Global Recession Leads to Creativity in Recycling

Until recently, BOCOM International, a lead export company based in Cameroon, Africa, found success in the export of lead from automobile batteries to other nations. As the global price for lead has dropped over the past two years, so has the potential for BOCOM’s business.

A ton of batteries yields approximately half a ton of lead and acid, as well as large amounts of plastic. The plastic has been stored for nearly five years, with little purpose, until now. The global recession has inspired the company to diversify production and find creative ways to recycle existing material. The plastic casing is now being used to produce synthetic roofing tiles, a fairly new technology in Africa.

Ecostar's recycled plastic and rubber roofing tiles are made from car bumpers and baby diaper production remnants, among other matierials. Photo:

Ecostar's recycled plastic and rubber roofing tiles are made from baby diaper production remnants and car bumpers, among other materials. Photo:

Experts argue that plastic roofing tiles are resistant to corrosion, unlike the traditional aluminum sheets typically used in building construction across Africa. They are less expensive to purchase and help reduce heat, two key selling points for the recycled material. Other key benefits to the material include being lightweight, water resistant and durable.

The  company has provided a community benefit from the new recycling process as well. In hard economic times, many people are gathering plastic waste and old dumped car batteries to sell to the company. The company buys the plastic to use in the roofing tiles, providing much needed funds to the community and inadvertently removing plastic and hazardous battery waste from the environment.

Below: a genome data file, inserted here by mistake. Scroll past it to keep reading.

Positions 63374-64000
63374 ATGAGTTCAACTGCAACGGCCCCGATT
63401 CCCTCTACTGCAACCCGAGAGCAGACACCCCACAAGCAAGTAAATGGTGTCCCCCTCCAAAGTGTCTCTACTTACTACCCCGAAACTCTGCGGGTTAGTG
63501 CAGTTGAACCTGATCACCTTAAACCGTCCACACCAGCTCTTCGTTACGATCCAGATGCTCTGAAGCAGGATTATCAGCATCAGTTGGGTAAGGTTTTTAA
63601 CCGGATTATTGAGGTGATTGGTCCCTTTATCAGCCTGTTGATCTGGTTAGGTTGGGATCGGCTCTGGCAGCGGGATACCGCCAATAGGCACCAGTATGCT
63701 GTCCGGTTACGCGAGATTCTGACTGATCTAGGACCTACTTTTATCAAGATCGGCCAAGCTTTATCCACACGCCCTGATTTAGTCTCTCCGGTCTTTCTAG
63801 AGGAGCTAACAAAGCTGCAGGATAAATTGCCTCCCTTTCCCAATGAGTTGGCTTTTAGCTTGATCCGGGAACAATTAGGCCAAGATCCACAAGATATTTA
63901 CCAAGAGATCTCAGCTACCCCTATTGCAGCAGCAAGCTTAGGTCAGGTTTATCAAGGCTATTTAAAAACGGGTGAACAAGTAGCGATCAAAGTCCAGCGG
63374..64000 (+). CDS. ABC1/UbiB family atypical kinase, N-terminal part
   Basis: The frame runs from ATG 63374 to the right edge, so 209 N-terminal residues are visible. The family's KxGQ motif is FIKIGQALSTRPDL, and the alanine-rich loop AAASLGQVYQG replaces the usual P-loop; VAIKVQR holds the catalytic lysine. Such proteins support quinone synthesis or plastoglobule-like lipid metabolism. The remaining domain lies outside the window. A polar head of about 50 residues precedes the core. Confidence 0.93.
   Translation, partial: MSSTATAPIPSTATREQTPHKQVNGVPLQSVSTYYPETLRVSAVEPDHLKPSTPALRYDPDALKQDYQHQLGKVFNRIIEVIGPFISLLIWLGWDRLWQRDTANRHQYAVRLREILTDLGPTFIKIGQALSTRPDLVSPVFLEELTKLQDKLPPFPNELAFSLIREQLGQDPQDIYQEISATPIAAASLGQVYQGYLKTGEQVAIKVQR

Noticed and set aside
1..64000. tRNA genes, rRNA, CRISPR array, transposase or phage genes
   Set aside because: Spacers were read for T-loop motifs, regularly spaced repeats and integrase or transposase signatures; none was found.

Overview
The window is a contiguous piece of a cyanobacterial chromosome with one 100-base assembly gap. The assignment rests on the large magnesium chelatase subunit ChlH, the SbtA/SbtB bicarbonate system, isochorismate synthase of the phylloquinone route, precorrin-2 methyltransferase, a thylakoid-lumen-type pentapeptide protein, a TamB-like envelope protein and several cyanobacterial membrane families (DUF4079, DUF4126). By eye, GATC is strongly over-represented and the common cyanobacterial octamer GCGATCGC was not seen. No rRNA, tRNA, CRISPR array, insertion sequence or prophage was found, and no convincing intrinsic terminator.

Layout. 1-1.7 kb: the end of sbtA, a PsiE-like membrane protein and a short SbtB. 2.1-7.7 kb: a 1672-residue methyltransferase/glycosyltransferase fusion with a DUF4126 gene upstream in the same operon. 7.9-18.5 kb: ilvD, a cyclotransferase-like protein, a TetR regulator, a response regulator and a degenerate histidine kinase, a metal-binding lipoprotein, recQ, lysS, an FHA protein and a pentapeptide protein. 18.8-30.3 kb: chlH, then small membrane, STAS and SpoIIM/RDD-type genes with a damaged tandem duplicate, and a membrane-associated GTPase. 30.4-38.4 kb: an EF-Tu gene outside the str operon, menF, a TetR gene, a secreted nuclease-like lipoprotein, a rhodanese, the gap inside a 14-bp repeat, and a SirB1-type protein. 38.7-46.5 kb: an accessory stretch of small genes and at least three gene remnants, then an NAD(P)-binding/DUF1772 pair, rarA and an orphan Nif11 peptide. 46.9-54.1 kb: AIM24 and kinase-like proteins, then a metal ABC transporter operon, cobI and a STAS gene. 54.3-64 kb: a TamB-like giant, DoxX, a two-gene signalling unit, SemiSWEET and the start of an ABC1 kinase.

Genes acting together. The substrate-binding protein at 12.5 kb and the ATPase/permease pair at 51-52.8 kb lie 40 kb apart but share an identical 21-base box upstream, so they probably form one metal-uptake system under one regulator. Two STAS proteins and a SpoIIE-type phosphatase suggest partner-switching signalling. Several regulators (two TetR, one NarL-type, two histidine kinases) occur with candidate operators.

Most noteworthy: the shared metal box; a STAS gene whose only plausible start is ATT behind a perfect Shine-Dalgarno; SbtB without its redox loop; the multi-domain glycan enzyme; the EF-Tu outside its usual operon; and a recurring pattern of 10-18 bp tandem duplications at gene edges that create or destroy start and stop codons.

Though relatively new to Africa, the recycled plastic roofing industry has been around in the U.S. for years. RPM Roofing, a U.S.-based company that specializes in recycled plastic roofing tiles, estimates that 6 percent of the $35 billion industry is based on demand for plastic roofing. Though asphalt shingles still dominate the market at 61 percent, the demand for plastic roofing increases each year.

The EPA estimates that more than 170 million tons of building-related waste materials from construction and demolition projects are generated each year (2003), with approximately 1 to 10 percent of that number being asphalt roofing materials. In this global recession, getting creative with waste materials as BOCOM International is doing might provide a break to the landfills, while providing much needed revenue for companies at the same time.

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